Relation of Brain Natriuretic Peptide Level to Extent of Left Ventricular Scarring in Patients With Chronic Heart Failure Secondary to Ischemic Cardiomyopathy

Mehmet Kemal Aktas, Drew Allen, Wael A. Jaber, Hsuan Hung Chuang, David O. Taylor, Mohamad H. Yamani

Research output: Contribution to journalArticle

6 Citations (Scopus)

Abstract

Multiple factors influence brain natriuretic peptide (BNP) release in patients with heart failure. We hypothesized that extensive myocardial scarring could result in an attenuated BNP response. A total of 115 patients with New York Heart Association class III chronic heart failure and ischemic cardiomyopathy were evaluated for ischemia, hibernation, and myocardial scarring by dipyridamole-rubidium-positron emission tomographic scanning with fluorine-18, 2-fluoro-2-deoxyyglucose. Plasma BNP levels were determined within 2 weeks of the study. Left ventricular dimension and function were evaluated by echocardiography. Patients were categorized as having <33% myocardial scar (n = 67) or ≥33% myocardial scar (n = 48). BNP measurements were correlated with amount of myocardial scarring. Compared with patients with less scar, those with ≥33% scar had lower BNP levels (mean 317 ± 364 vs 635 ± 852 pg/ml, median 212 vs 357, p = 0.016). Using multiple regression analysis, presence of scarring was associated with decreased BNP response (p = 0.022). Further, patients with <33% scar in whom a higher BNP level was noted had more ischemia (51% vs 27%, p = 0.01) and greater myocardial hibernation (22 ± 14% vs 12 ± 7%, p = 0.02) compared with patients with ≥33% scar. In conclusion, in patients with chronic heart failure, a decreased BNP response indicated extensive myocardial scarring.

Original languageEnglish (US)
Pages (from-to)243-245
Number of pages3
JournalAmerican Journal of Cardiology
Volume103
Issue number2
DOIs
StatePublished - Jan 15 2009

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Brain Natriuretic Peptide
Cardiomyopathies
Cicatrix
Heart Failure
Myocardial Stunning
Rubidium
Dipyridamole
Fluorine
Left Ventricular Function
Myocardial Ischemia
Echocardiography
Ischemia
Regression Analysis
Electrons

ASJC Scopus subject areas

  • Cardiology and Cardiovascular Medicine

Cite this

Relation of Brain Natriuretic Peptide Level to Extent of Left Ventricular Scarring in Patients With Chronic Heart Failure Secondary to Ischemic Cardiomyopathy. / Aktas, Mehmet Kemal; Allen, Drew; Jaber, Wael A.; Chuang, Hsuan Hung; Taylor, David O.; Yamani, Mohamad H.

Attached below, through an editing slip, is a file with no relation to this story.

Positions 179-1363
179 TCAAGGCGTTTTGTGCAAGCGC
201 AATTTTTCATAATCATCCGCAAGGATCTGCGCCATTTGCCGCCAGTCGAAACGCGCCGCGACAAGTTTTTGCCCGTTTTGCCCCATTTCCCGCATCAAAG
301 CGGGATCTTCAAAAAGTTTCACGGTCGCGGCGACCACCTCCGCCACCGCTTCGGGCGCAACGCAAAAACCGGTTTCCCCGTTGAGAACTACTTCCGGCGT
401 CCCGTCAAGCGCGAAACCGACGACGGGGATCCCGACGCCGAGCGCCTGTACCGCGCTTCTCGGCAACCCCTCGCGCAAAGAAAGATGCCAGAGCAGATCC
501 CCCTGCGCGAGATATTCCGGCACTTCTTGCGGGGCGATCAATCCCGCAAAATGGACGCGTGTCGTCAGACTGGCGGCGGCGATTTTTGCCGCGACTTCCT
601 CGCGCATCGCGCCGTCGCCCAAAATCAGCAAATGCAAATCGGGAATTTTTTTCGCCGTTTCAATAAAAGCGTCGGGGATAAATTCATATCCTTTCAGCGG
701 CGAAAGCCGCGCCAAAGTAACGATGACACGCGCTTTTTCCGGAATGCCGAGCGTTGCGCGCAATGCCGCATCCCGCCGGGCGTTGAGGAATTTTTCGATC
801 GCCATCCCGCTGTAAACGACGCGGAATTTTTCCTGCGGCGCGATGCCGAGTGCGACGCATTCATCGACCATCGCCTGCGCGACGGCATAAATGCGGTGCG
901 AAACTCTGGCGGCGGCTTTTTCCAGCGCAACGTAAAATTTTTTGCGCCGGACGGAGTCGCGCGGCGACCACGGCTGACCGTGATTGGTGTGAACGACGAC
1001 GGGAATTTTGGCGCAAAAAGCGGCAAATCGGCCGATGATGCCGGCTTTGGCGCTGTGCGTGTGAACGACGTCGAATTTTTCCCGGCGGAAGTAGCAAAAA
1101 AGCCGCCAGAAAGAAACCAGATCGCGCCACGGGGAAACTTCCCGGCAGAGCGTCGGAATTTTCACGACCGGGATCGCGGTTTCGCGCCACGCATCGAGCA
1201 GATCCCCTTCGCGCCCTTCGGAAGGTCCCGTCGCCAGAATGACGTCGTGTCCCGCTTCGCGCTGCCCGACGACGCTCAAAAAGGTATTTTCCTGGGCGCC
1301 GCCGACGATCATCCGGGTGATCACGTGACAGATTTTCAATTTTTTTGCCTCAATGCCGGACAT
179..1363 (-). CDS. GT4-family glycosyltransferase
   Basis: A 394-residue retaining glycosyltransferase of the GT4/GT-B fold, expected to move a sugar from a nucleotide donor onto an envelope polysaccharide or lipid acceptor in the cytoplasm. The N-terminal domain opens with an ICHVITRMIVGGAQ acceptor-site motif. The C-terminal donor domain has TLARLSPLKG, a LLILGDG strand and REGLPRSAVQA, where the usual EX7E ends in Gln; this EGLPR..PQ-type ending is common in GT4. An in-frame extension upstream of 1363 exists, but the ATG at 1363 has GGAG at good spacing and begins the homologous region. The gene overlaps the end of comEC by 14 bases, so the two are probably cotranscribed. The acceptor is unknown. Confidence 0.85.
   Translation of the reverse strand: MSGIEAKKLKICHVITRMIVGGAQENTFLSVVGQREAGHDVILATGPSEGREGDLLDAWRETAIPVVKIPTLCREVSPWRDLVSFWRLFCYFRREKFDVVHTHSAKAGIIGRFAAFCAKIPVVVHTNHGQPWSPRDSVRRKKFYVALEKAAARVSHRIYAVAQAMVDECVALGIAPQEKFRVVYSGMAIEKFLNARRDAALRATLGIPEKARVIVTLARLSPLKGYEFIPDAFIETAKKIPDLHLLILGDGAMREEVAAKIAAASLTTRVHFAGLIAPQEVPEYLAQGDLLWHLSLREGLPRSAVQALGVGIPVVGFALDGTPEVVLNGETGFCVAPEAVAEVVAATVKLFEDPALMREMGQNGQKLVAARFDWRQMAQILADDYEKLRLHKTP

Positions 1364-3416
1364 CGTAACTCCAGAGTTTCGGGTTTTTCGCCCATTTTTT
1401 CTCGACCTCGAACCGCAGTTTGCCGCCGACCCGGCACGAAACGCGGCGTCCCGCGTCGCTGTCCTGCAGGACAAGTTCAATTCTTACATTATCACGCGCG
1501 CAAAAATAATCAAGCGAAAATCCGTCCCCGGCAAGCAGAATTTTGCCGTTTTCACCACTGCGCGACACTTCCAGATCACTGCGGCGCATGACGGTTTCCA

In: American Journal of Cardiology, Vol. 103, No. 2, 15.01.2009, p. 243-245.

Research output: Contribution to journalArticle

Aktas, Mehmet Kemal ; Allen, Drew ; Jaber, Wael A. ; Chuang, Hsuan Hung ; Taylor, David O. ; Yamani, Mohamad H. / Relation of Brain Natriuretic Peptide Level to Extent of Left Ventricular Scarring in Patients With Chronic Heart Failure Secondary to Ischemic Cardiomyopathy. In: American Journal of Cardiology. 2009 ; Vol. 103, No. 2. pp. 243-245.
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abstract = "Multiple factors influence brain natriuretic peptide (BNP) release in patients with heart failure. We hypothesized that extensive myocardial scarring could result in an attenuated BNP response. A total of 115 patients with New York Heart Association class III chronic heart failure and ischemic cardiomyopathy were evaluated for ischemia, hibernation, and myocardial scarring by dipyridamole-rubidium-positron emission tomographic scanning with fluorine-18, 2-fluoro-2-deoxyyglucose. Plasma BNP levels were determined within 2 weeks of the study. Left ventricular dimension and function were evaluated by echocardiography. Patients were categorized as having <33{\%} myocardial scar (n = 67) or ≥33{\%} myocardial scar (n = 48). BNP measurements were correlated with amount of myocardial scarring. Compared with patients with less scar, those with ≥33{\%} scar had lower BNP levels (mean 317 ± 364 vs 635 ± 852 pg/ml, median 212 vs 357, p = 0.016). Using multiple regression analysis, presence of scarring was associated with decreased BNP response (p = 0.022). Further, patients with <33{\%} scar in whom a higher BNP level was noted had more ischemia (51{\%} vs 27{\%}, p = 0.01) and greater myocardial hibernation (22 ± 14{\%} vs 12 ± 7{\%}, p = 0.02) compared with patients with ≥33{\%} scar. In conclusion, in patients with chronic heart failure, a decreased BNP response indicated extensive myocardial scarring.",
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